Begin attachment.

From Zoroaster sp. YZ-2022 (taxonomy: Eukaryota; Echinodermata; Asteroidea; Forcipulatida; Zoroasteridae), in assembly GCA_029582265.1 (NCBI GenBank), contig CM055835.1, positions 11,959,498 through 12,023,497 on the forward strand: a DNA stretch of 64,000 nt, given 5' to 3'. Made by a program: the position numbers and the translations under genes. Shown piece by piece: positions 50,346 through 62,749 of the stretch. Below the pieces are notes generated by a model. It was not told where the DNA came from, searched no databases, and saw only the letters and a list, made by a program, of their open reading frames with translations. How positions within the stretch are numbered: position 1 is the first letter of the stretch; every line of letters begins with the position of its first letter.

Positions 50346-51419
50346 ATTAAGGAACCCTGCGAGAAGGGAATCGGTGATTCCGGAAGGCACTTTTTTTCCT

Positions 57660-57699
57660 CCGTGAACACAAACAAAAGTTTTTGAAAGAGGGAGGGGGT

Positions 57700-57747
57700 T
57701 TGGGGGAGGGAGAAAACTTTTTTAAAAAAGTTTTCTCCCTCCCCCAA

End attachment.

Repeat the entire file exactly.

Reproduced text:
From Zoroaster sp. YZ-2022 (taxonomy: Eukaryota; Echinodermata; Asteroidea; Forcipulatida; Zoroasteridae), in assembly GCA_029582265.1 (NCBI GenBank), contig CM055835.1, positions 11,959,498 through 12,023,497 on the forward strand: a DNA stretch of 64,000 nt, given 5' to 3'. Made by a program: the position numbers and the translations under genes. Shown piece by piece: positions 50,346 through 62,749 of the stretch. Below the pieces are notes generated by a model. It was not told where the DNA came from, searched no databases, and saw only the letters and a list, made by a program, of their open reading frames with translations. How positions within the stretch are numbered: position 1 is the first letter of the stretch; every line of letters begins with the position of its first letter.

Positions 50346-51419
50346 ATTAAGGAACCCTGCGAGAAGGGAATCGGTGATTCCGGAAGGCACTTTTTTTCCT

Positions 57660-57699
57660 CCGTGAACACAAACAAAAGTTTTTGAAAGAGGGAGGGGGT

Positions 57700-57747
57700 T
57701 TGGGGGAGGGAGAAAACTTTTTTAAAAAAGTTTTCTCCCTCCCCCAA